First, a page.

The Millers rented an apartment for Sukkos in Jerusalem. Before leaving, they came to pay the landlord.
“We owe you $1,500 for the apartment,” said Mr. Miller.
“How many were you?” asked the landlord.
“We were six,” replied Mr. Miller.
“The apartment was $1,500 plus an additional $250 for each person beyond four,” replied the landlord. “The total is $2,000.”
“I don’t remember that,” said Mr. Miller. “I remember that my wife told me $1,500.”
“The price is for four people,” replied the landlord. “That is what I tell everyone when they call. I assume I told her also.”
“We had asked you to send an e-mail confirmation of the price and you didn’t,” said Mr. Miller. “At this point, there’s no record of what we arranged. I’m willing to split the difference with you and pay $1,750.”
“Okay,” agreed the landlord.
When the Millers returned home, they tried to locate their initial communication with the landlord. Finally, Mrs. Miller found a paper with various rental options and price quotes. “I see that I wrote $250 per additional person,” she said. “We owe the landlord another $250.”
“At this point, it’s over,” said Mr. Miller. “We already compromised with the landlord and settled with him.”
“Do you think that’s fair?” asked Mrs. Miller.
“All compromises are like that,” he answered Mr. Miller. “You might gain, you might lose.”
“But the compromise was a mistake,” said Mrs. Miller. “Had we had this paper with us, we never would have questioned the price. He wouldn’t have settled for $1,750.”
“Let’s consult Rabbi Dayan,” he replied.
Mr. Miller called Rabbi Dayan and asked him what to do.
“The Gemara [Bava Metzia 66b; Bava Basra 41a] teaches that mechilah b’ta’us [foregoing in error] is not valid,” began Rabbi Dayan. “For example, a person who drew his property line in error does not forego that property to his neighbor.” [Choshen Mishpat 142:2; 241:2]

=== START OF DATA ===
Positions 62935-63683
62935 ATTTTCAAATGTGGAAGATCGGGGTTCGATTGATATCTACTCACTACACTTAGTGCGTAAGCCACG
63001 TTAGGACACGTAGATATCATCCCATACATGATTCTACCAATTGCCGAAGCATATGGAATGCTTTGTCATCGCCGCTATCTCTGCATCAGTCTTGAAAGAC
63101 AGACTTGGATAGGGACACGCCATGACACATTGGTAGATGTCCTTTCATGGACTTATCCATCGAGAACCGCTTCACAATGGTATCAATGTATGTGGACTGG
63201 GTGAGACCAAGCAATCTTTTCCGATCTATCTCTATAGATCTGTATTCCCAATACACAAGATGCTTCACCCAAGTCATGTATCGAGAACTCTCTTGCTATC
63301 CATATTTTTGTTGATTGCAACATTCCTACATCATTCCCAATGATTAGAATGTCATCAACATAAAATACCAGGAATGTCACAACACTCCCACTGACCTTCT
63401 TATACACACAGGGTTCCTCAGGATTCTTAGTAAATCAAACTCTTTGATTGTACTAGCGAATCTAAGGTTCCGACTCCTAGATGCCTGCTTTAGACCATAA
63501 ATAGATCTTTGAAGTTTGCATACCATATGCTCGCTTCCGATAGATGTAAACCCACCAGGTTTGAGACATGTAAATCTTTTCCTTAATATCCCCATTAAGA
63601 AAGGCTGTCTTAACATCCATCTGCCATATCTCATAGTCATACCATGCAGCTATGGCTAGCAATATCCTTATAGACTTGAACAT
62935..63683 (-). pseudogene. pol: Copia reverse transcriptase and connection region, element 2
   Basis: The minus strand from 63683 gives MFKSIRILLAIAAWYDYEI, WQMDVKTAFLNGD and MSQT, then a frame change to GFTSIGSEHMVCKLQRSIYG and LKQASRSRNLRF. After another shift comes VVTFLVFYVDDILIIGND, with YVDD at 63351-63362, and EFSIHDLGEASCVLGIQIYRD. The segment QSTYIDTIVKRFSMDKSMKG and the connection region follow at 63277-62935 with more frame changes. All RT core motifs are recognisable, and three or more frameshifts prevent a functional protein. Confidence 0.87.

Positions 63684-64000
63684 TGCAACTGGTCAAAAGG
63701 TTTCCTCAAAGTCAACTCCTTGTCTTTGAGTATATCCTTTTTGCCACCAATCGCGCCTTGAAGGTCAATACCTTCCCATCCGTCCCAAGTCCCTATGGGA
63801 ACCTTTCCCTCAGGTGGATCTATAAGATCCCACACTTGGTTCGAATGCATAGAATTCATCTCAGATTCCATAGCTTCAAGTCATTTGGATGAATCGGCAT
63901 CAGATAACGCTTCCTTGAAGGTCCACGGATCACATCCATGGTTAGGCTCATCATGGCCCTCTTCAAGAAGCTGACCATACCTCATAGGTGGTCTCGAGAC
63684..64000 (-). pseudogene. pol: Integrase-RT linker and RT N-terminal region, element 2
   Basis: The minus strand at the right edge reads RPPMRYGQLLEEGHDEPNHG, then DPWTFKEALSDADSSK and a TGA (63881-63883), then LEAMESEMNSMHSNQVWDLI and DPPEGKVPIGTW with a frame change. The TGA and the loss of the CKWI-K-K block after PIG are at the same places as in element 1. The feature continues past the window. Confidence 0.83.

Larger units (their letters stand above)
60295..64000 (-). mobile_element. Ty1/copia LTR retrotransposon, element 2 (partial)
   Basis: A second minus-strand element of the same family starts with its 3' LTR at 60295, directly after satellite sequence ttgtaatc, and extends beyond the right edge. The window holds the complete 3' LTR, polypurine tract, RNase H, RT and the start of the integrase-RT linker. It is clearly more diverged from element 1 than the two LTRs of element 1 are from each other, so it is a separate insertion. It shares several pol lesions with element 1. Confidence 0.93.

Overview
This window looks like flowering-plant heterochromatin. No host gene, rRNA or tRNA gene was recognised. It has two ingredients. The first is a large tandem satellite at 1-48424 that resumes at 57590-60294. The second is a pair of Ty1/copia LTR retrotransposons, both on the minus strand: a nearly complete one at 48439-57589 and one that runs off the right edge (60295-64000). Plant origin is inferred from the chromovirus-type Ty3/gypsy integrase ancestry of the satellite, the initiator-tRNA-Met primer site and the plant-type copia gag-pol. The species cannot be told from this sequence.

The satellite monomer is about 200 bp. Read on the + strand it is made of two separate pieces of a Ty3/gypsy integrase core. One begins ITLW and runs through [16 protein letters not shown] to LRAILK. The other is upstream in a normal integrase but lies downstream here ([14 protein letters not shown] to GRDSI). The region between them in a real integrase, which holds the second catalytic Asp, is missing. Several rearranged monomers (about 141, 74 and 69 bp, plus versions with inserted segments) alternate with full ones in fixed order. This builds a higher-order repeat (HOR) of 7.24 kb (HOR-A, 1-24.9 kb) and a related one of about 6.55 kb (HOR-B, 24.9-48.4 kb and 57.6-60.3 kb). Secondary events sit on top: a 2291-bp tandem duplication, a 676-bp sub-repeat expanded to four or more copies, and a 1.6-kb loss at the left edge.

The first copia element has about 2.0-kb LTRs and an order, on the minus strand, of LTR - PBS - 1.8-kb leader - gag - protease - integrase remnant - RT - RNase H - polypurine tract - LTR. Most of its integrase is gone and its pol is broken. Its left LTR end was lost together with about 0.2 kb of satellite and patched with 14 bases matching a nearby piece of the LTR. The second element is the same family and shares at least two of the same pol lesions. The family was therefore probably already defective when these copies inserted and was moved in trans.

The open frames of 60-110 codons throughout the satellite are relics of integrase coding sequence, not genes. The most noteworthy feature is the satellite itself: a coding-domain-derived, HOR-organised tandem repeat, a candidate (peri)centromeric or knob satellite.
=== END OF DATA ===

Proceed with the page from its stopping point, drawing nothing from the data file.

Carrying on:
“Similarly, if a person compromises in error, the compromise is void since compromise entails mechilah,” continued Rabbi Dayan. “Thus, the Rashba [Responsa 2:278] rules that if someone denies a claim and the plaintiff had to settle, the defendant is not exempt vis-à-vis heaven.” [Choshen Mishpat 12:14-15; Aruch Hashulchan, Choshen Mishpat 12:13]
“I acted in good faith, though,” noted Mr. Miller. “I also wasn’t aware of what was written.”
“Indeed, Nachalas Shiva [24:4.2] writes that it is considered ta’us only if one party was aware and misled the other party,” replied Rabbi Dayan. “However, if both parties were unaware of the facts and settled, it is not considered a compromise in error since both entered the compromise intending to gain or lose partially.”
“Zichron Yosef disagrees and maintains that even if neither party knew, it is considered ta’us and void, like the Gemara’s case of a property line being drawn in error,” added Rabbi Dayan. “This is assuming that that the information existed at the time of the mechila or settlement, but the parties were unaware of it. Events that occurred afterwards, however, cannot render a mechilah a ‘mechilah b’ta’us.’” [Pischei Teshuvah, Choshen Mishpat 241:3; 12:20]
“What about our case?” asked Mr. Miller.
“According to Nachlas Shiva, since both of you were unaware, it is not considered mechilah b’ta’us; according to Zichron Yosef, it is,” replied Rabbi Dayan. “On account of the dispute, you are not required to pay the difference. There may, however, be a moral obligation to do so” [Pischei Choshen, Halva’ah 2:33].